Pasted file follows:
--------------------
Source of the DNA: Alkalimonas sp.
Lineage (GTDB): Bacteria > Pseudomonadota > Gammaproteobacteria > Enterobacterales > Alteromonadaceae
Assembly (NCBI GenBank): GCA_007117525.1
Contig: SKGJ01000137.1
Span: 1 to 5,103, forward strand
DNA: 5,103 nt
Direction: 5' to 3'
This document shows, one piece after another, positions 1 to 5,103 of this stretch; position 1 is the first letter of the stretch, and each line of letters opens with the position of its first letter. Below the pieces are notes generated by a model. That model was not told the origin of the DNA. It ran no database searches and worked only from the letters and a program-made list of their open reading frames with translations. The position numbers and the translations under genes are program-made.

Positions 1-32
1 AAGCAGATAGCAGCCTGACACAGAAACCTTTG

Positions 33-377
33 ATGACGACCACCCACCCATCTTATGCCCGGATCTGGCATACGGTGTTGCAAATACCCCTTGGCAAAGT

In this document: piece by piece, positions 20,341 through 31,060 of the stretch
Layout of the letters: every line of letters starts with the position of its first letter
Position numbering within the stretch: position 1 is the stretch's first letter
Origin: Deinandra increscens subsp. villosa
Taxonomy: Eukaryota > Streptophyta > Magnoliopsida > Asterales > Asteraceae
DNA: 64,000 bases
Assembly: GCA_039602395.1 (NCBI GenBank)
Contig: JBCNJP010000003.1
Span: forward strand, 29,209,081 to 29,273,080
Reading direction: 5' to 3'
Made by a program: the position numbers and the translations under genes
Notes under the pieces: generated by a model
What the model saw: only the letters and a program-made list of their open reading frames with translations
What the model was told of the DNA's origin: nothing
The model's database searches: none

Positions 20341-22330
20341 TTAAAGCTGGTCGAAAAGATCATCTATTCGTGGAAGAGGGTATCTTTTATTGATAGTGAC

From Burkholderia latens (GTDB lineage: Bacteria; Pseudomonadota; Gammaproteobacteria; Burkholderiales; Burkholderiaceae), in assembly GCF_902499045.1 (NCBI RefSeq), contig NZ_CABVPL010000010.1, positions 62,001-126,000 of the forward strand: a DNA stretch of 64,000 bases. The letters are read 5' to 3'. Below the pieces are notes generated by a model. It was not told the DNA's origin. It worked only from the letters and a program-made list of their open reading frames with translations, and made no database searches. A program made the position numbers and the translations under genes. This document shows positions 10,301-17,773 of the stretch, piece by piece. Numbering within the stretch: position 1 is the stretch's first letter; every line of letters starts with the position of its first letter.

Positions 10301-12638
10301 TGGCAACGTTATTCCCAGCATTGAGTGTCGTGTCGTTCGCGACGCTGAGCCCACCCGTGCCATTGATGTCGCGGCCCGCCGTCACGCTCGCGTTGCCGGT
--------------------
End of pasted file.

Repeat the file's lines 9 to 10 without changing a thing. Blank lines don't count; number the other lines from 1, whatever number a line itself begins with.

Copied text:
Positions 1-32
1 AAGCAGATAGCAGCCTGACACAGAAACCTTTG